With the success of Y Combinator and TechStars, several accelerators have popped up everywhere. Some have done quite well. Here in Dallas,Tech Wildcatters had a strong class recently and is poised to be around for awhile. They key for each is good programming and good accelerator mentors.
But this morning I read a Dallas Business Journal article that I found amusing: A new accelerator is planning to invest $200,000 and provide up to 45,000 square feet of office space to about 10 mobile app startups in exchange for 15-20% equity in each startup.
That’s almost a negative pre-money!
That’s $20,000 per startup for a 15%-20% equity stake. Pretty expensive seed capital. Good luck trying to convince even the most nascent of startups to take your investment at around a $100k post-money valuation. Furthermore, the $20k is more like a living stipend than something the mobile startup deploys for development, etc.
Office space is great but not a deal maker alone
Office space is a nice kicker, but no entrepreneur is going to give up equity in their mobile app startup company for office space. Let me put this another way: No entrepreneur worth investing $20,000 in is going to take up an office space-for-equity offer. How much office space does a 2-3 person mobile app startup really need? Not much and they’ll likely office at a coffee shop, their own residence(s), or a local coworking facility. And more than likely all 3 places. The article mentions:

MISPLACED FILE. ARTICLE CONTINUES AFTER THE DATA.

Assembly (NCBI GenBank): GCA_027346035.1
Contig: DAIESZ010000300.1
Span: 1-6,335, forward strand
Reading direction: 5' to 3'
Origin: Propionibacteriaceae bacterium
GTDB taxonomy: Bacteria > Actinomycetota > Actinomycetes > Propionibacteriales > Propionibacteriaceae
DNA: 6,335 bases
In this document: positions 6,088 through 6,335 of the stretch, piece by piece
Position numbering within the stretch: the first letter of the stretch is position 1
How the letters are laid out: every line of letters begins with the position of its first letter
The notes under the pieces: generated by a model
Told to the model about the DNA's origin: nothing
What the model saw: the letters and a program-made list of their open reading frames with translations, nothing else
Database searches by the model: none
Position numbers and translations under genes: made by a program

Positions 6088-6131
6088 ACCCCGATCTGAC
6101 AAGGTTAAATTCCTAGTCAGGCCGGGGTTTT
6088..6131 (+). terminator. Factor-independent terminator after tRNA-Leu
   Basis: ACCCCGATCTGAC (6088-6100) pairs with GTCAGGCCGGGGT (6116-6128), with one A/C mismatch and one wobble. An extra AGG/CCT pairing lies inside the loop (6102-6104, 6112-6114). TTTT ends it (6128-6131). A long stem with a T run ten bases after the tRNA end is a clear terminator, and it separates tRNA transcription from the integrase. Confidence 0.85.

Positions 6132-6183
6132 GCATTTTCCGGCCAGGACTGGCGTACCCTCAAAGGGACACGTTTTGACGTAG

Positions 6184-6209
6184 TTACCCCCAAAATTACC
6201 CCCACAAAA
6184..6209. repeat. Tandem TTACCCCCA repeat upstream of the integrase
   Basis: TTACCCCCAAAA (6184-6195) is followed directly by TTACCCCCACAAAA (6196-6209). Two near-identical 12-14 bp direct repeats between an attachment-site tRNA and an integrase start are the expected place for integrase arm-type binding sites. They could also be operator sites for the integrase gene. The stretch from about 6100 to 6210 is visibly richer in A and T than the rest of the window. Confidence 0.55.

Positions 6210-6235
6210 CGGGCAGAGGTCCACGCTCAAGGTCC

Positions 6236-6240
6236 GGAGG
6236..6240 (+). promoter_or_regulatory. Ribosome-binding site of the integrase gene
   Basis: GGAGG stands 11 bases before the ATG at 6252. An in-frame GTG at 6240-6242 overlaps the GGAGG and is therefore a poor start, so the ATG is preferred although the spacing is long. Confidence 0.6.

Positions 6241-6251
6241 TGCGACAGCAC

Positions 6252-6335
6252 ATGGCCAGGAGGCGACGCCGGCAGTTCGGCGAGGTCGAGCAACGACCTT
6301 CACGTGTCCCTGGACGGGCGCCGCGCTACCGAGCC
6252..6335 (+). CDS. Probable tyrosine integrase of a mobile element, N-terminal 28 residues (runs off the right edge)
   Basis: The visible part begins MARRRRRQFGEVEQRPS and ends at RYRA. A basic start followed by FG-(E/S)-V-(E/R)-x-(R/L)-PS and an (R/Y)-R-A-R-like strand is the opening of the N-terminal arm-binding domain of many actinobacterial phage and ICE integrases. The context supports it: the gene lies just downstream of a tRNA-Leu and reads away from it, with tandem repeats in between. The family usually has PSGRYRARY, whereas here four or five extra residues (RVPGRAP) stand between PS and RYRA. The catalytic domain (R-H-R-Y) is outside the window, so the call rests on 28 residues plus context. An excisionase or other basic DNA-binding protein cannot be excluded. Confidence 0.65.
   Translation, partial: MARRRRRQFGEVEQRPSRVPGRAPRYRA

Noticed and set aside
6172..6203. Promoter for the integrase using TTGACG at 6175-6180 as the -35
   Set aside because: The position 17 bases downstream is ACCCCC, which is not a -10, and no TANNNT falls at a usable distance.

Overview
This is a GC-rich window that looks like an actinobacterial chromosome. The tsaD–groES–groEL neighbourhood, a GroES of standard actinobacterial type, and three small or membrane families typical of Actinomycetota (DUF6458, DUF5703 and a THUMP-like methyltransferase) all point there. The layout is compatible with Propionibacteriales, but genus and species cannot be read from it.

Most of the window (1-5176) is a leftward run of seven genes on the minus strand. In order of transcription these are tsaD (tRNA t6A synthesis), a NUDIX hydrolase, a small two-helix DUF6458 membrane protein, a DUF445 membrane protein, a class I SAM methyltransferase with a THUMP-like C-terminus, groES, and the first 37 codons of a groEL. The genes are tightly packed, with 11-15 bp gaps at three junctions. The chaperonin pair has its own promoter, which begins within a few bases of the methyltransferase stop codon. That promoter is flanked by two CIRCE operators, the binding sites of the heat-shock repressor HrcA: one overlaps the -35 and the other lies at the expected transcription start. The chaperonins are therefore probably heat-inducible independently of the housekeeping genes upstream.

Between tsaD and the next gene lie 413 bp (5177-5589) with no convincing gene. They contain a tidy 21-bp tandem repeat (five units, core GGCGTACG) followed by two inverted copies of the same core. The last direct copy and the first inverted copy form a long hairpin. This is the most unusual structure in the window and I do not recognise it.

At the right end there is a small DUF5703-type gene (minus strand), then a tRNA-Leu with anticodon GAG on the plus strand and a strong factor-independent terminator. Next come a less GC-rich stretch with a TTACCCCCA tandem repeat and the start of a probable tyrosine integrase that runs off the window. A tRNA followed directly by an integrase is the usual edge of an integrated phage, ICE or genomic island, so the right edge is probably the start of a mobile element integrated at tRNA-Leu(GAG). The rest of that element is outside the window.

The accelerator’s space-for-equity approach is similar to the tactics some North Texas building owners used during the tech/telecom boom and bust of the late 1990s and early 2000s.
Partying like it’s 1999 is one thing — running a 2010 accelerator like it’s 1999 is probably not a great idea.
Accelerator Mentors are Huge
Accelerator Mentors are so important. And it is missing, at least for now, from the model. One of the 2 partners plans to provide personal mentorship. Regardless of how well the partner can provide mentorship, it falls way short of the roster of mentors provided by typical accelerators.
Whenever a client discusses with me whether they should join an accelerator, the decision always comes down to the quality of the accelerator mentors. Startups don’t evaluate their participation in an accelerator by asking “Is the $20k worth the equity given up to the accelerator?” Rather, startups ask “is the access to the accelerator mentors worth the equity given up to the accelerator?”
In the case of the planned accelerator, mobile app startups will be deciding “Is the mentorship from this one person worth 15%-20% of my startup?” That’s a tall order for the accelerator.
I wish the accelerator the best of luck — I just doubt they understand what technology startups desire and value from an accelerator.